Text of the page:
' ' Cinema Romantico: Settlers

Tuesday, August 31, 2021


Set at some indeterminate point in the future on Mars and told through a child’s point-of-view, “Settlers” is like a movie specifically from Newt’s POV in “Aliens” but if she had grown up on Luke Skywalker’s moisture farm absent all the attendant backstory. Granted, those are two action movies and Wyatt Rockefeller’s British sci-fi indie is almost entirely stripped of traditional action, the opening shoot-out, of sorts, a bit of a feint as what ensues is much more atmospheric and ambiguous. Indeed, “Settlers” never bothers with more grandiose matters of space, preferring to stick close to the ground, a three-hander giving way to another three-hander before giving way to something else, seeing space not so much as a final frontier, per se, but a new frontier, like their little colony is John and Alexandra Cameron’s cabin in “Last of the Mohicans.” The drama here is in how hope is tempered by the eternally imminent need for survival and how survival itself comes with a cost. 

As “Settlers” opens, Reza (Johnny Lee Miller) and his daughter Remmy (Brooklynn Prince) are looking at the stars. She picks out Earth, which is how we learn they are on Mars, Reza’s vague explanation that Earth isn’t what it once was sufficing as motivation for bringing him to the Martian frontier. Loving glances between Miller and Sofia Boutella as Ilsa, his wife, give a sense of familial bliss even if wide shots of their little farm underline the loneliness while snippets of whispered conversation between the parents bring dread. We hear the latter down a long hall, the camera looking up from Remmy’s point-of-view, an early signifier that this is her story, just as she’s the one who stumbles upon the terrifying order smeared on their home’s window: LEAVE. That command comes from Jerry (Ismael Cruz Córdova), claiming this was his childhood home, armed and ready to reclaim it, leading to a standoff that happens so early you can’t possibly think this is the whole movie. It isn’t, with some twists, or perhaps spoilers, as the old guard calls them, ahead.

Reza doesn’t survive, and though all of Jerry’s cohorts fail to survive too, he does, installing himself as the new man of the house, the isolation of their home putting into stark perspective the calculations that Ilsa must make for her child, even as her explanation for what happened to Jerry’s parents explains what she might also do to him. Like Cruz Córdova’s blue eyes, which can seem scary or soft depending on the light, his performance delicately shifts moment to moment, genuinely friendly toward Remmy one moment and then intimidating the next. The character is less frightening, in fact, stumbling about with some kind of Martian intoxicant than he is in a politer register, a true and terrifying manipulator. Prince, meanwhile, excels, giving an incredibly natural child performance in so much as she manages to truly the embody the sensation of being a normal child, existing in what is, to us, a strange world but is, to her, the only world she’s known, and epitomizing the sensation of being a young person acting out when life as she knows it is upended. And the way Prince gradually has Remmy shut down rhymes with how Nell Tiger Free plays the part upon taking the baton from Prince when “Settlers” flashes forward, as a sullen teenager who has entirely cut off communication and whose only rebellion is to escape.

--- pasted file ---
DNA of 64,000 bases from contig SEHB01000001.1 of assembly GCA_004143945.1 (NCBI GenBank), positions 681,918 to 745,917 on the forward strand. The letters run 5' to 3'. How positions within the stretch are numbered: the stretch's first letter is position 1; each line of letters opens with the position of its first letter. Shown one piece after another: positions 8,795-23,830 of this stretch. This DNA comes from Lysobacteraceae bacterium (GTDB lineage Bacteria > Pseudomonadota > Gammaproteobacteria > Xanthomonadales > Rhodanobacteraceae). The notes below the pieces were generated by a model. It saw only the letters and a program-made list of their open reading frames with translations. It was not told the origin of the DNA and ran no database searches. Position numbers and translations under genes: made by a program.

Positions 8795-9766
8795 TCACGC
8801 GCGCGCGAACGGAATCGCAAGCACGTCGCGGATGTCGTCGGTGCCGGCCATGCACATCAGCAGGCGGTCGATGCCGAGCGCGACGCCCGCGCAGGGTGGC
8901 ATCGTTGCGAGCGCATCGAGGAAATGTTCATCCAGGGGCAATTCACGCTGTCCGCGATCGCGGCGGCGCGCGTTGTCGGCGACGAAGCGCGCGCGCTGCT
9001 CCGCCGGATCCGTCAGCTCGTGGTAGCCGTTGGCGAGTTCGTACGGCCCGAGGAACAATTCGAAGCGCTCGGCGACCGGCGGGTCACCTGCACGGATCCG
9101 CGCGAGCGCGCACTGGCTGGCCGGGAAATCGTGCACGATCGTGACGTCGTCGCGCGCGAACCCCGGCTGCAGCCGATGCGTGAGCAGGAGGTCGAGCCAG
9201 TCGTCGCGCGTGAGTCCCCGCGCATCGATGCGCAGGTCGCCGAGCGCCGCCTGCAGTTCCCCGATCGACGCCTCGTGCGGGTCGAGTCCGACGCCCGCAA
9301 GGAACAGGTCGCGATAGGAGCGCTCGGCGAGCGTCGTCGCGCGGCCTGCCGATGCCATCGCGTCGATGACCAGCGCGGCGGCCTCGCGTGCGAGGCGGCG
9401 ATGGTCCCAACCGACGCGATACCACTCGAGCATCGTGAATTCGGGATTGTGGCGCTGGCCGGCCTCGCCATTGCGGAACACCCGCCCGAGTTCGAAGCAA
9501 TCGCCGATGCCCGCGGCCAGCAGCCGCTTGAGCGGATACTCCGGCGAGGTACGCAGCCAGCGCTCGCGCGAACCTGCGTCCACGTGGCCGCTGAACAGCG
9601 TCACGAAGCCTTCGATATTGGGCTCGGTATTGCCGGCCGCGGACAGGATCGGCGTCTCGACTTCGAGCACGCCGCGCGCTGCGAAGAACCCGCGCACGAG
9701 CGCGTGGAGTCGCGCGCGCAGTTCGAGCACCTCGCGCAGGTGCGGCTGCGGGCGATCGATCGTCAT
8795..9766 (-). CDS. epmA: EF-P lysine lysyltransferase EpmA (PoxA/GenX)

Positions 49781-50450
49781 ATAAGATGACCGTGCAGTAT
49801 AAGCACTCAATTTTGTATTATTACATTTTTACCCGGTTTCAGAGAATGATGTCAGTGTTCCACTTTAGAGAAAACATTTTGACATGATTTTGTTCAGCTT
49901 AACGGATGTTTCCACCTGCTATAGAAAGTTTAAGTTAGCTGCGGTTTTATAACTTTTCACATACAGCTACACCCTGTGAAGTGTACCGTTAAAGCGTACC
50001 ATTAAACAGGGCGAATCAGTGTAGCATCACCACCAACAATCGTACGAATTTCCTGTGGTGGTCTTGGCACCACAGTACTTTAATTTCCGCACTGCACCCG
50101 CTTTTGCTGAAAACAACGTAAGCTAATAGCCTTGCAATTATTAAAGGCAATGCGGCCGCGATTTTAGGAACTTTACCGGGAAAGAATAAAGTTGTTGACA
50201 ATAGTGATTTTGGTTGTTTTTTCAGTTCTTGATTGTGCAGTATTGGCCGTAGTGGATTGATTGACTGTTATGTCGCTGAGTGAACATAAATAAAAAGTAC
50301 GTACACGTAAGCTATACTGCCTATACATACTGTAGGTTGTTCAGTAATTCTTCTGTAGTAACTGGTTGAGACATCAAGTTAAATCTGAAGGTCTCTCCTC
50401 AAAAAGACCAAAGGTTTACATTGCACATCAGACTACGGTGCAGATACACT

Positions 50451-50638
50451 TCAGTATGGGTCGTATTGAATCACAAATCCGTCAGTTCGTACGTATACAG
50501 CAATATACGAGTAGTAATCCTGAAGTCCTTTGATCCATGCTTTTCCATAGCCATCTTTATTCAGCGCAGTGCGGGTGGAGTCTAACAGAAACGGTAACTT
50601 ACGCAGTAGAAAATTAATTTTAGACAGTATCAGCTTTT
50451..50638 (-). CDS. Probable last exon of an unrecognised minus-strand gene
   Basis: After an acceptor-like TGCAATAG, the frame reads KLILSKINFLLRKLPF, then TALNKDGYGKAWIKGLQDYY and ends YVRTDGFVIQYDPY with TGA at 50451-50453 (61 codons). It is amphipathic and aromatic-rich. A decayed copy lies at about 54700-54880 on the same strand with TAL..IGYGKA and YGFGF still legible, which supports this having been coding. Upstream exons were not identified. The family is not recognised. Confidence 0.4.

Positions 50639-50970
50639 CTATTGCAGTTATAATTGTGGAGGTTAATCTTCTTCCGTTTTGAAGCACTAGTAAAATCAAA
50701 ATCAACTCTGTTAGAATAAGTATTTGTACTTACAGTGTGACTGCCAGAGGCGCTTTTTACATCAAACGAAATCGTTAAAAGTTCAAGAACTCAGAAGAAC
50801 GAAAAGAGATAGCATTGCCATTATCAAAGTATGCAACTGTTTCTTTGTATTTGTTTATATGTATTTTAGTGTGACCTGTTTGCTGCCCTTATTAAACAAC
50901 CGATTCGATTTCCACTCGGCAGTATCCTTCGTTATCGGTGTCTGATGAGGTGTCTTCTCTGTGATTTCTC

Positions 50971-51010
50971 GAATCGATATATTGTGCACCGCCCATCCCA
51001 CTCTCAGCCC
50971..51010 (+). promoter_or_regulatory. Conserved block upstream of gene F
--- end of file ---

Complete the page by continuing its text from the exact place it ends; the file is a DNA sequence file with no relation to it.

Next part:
Remmy also makes friends with a curious, friendly WALL-E-ish robot, whom she nicknames Steve, though “Settlers” never fully develops this unlikely relationship, exposing it as mere set-up for developments later when Jerry finally pushes this teenage girl too far. How the outpost runs, meanwhile, essentially fades into the background. Not that it’s the overriding point, of course, though the movie would have been strengthened with a sense of what this place is about. Still, the sense of place is strong, the desert of South Africa’s Northern Cape convincing standing in for Mars in such a way to make it feel like the red planet rather than the red planet as generated by a computer. And even though the narrative can’t help but feel as if it begins to spin its wheels, sort of duplicating story points from earlier, that also feels emblematic, of a world with no end, which is what the ending crystallizes in its own eerie way, a sci-fi bent on that youthful yearning to break away. 

No comments: